Running for Office FAQ

If you have a passion for economic and social justice and the skills to lead the fight, the progressive movement needs you to run for office to ensure real change for the future.

Running for office is an important decision. Choosing a career in public service is an honorable decision made with careful survey of your skills, personal life and the political environment you'll be running in.

This FAQ will help you learn the broad strokes of what it takes to run for office and build a solid campaign. For more detailed information, download the Progressive Majority Candidate Handbook or contact us to help you assess your candidacy.

What are Progressive Majority's issue areas?
How should I prepare to run?
Where can I find the rules, requirements and deadlines for running for office?
What is a campaign's timeline? How soon should I start campaigning?
How do I motivate supporters?
How do I fund my campaign
How do I craft a solid campaign message?
Who do I need on my campaign staff?

What are Progressive Majority's issue areas?

Progressive Majority's mission is to elect progressive leaders who are committed to principles and their ability to champion a broad progressive agenda. Specifically, we help elect progressive candidates who will lead the fight to:

  • Protect worker's rights
  • Protect civil rights
  • Ensure access to affordable health care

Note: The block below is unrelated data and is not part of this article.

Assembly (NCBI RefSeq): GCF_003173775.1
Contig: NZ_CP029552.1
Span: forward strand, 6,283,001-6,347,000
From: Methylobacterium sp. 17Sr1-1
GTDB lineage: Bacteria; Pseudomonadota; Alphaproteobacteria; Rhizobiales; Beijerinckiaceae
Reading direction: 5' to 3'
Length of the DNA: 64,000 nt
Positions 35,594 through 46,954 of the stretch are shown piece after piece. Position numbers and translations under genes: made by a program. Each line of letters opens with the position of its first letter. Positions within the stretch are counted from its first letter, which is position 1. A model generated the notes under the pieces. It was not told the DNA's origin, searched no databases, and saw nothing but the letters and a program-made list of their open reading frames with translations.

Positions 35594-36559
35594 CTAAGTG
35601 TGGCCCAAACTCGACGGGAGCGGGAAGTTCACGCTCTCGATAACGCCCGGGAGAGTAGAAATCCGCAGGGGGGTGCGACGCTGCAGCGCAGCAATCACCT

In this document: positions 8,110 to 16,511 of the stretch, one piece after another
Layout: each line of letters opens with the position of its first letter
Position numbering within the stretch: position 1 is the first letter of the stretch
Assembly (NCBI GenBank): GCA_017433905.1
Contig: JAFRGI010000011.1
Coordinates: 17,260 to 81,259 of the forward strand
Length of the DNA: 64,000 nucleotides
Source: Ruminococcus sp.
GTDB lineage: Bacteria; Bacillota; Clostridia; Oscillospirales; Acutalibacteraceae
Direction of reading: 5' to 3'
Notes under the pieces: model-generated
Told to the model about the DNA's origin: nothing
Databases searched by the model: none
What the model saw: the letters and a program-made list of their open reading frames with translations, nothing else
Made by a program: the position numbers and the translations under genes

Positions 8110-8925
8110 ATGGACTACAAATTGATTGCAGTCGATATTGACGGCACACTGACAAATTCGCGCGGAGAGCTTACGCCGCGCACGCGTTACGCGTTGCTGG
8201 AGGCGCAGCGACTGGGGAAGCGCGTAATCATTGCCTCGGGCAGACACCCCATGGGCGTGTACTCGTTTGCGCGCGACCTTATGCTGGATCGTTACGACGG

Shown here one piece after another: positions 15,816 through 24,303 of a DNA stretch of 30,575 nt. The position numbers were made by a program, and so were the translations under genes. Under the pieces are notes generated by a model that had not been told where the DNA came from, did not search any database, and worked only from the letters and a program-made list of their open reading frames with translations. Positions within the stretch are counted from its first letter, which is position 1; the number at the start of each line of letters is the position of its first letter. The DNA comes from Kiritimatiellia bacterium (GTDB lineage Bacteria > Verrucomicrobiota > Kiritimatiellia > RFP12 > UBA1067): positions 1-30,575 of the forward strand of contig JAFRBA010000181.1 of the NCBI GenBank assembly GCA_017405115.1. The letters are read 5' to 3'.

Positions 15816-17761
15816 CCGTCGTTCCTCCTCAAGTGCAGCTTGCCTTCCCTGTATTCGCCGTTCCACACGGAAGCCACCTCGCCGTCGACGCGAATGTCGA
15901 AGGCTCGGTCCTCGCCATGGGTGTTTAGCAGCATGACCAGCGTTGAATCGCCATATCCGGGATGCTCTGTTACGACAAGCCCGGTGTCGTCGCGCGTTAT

• Invest in quality education
  • Protect our environment
  • Secure reproductive freedom

To learn more about the progressive issues we champion, download the Progressive Majority Candidate Handbook.

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How should I prepare to run?

As you get ready to start your campaign, you need to do a self-assessment and answer honestly the following questions:

  1. Why do you want to run?
  2. Is there a local issue that spurred you to action? Are you concerned about the direction of the country?

  3. What experience do you bring to the table?
  4. Is it 10 years running a small business or your experience raising a family and making ends meet? What experience do you have that will translate to a career in public service?

  5. What are your strengths and weaknesses?
  6. Take a look at the positives and negatives of your candidacy and make decisions early on that will shine a light on your strengths and help you overcome your weaknesses.

  7. Are you prepared?
  8. Campaigning and being in public service not only affects your community but also your family and personal life. Is this the right time for you to run? Does your family support your decision to run for office? Are you ready to ask friends and family for help and, yes, even money? What about your day job - what sacrifices will you have to make there?